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A Holy Week Letter to Jesus
Pascack Pastor
Luke 19: 28-48

Dear Jesus,

Peace be with you.

You don't know me, but 'I've heard about you. In fact, I've followed you, more or less, for the past two years. I heard once that you had healed a little girl - could it have been a Roman soldier's daughter, the way he said? I can't imagine why anyone would want to do that. I've heard some of your stories about God's kingdom; I confess I don't much understand them, but they make for good stories when I pass them along to my friends. I was there that day you conjured up enough food for thousands of us; I was so relieved; I didn't want to go home and eat at an empty table anyway. You've always seemed interesting to me, and since so much of my life consists of just pounding out one loaf of bread after another, day after day, year after year, anyone interesting is a breath of fresh air. That's what you've been to me.

Actually, Jesus, you've been more than that. I've had more than my share of lousy breaks in this life, and, well, I'm almost embarrassed to admit it now, but I half expected you to somehow settle the score for me. My mom died when I was only three; my brothers and I were the only ones left in the house after my dad died a couple years later. All I've ever known is work. I hear my friends talk about their families. Sure they complain sometimes, but still, I wish I could have such a thing to complain about. It just seems I'm always on the outside looking in at somebody else who is doing just what they want to do. I'm the one they get to feel sorry for; I never have anything but an empty room to go home to. When my brothers were still alive at least I could talk to them sometimes.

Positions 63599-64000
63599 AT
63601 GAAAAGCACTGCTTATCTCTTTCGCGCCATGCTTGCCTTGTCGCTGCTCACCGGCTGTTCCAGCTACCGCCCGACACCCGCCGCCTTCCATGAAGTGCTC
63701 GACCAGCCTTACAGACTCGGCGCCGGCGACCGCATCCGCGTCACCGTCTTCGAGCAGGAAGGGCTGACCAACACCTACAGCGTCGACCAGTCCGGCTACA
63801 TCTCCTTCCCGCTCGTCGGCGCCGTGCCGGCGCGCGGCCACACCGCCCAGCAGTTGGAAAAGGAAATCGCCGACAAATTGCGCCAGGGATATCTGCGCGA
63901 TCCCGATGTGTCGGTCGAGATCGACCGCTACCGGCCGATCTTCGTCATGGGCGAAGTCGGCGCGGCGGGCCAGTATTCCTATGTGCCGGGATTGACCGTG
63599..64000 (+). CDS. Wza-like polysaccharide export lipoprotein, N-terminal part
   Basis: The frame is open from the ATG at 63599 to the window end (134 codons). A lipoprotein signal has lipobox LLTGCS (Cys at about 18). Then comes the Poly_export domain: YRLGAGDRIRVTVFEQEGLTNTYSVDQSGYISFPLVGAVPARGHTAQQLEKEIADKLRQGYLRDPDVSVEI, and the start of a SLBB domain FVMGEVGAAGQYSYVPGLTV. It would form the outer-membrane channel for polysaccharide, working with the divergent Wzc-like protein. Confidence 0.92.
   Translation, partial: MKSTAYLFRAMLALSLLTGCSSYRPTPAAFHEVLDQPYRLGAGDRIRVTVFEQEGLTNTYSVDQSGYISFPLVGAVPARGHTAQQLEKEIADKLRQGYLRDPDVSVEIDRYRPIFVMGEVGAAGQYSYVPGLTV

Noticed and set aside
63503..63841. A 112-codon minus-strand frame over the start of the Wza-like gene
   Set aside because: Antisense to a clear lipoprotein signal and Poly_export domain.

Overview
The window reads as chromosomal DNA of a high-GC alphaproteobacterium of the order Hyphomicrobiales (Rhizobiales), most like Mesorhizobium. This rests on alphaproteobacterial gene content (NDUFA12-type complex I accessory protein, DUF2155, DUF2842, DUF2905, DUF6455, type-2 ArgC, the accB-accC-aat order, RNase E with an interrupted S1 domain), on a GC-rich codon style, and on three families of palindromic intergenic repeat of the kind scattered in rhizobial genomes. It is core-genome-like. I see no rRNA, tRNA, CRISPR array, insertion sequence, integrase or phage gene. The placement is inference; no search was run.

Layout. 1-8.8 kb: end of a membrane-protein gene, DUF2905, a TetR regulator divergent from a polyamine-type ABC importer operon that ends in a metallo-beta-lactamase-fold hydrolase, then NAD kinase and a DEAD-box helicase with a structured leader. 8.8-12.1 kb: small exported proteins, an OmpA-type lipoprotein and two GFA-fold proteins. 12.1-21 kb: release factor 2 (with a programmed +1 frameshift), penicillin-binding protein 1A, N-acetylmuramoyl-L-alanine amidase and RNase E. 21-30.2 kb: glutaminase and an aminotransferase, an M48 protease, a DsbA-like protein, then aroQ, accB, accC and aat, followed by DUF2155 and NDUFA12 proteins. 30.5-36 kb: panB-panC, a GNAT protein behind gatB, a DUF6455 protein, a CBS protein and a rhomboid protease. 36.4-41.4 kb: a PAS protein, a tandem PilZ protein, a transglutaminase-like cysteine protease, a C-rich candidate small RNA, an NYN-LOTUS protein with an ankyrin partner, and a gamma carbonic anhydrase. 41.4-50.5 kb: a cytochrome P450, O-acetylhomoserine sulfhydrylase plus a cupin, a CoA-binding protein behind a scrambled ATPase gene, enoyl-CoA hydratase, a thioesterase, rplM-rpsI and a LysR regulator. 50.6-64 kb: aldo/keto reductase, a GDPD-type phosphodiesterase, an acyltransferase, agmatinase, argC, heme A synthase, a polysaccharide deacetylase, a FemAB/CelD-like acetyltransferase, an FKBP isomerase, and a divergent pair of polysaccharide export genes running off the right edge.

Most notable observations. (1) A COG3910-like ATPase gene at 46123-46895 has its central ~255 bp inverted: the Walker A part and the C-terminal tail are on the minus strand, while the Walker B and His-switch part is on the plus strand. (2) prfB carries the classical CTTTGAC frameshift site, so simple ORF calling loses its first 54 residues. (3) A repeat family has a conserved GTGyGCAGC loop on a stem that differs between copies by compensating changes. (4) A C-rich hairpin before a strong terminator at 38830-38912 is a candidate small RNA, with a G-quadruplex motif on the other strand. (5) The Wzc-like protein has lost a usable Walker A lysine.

I can't tell you how helpless I felt when I watched them die. First Benjamin died from something we never even had a name for. Then Isaachar, who got beat up by Roman soldiers one night he had gotten too drunk and started making fun of them. He was so badly bruised, I couldn't even look at his face. But I had to, somehow had to try to tell him through his pain that I loved him and that he was all I had left in life. But all I could do was watch; I didn't want to watch, but what could I do, abandon him? I was stuck between what I hated to have to do and what I knew I had to do, and there wasn't a damned thing I could do to change any of it.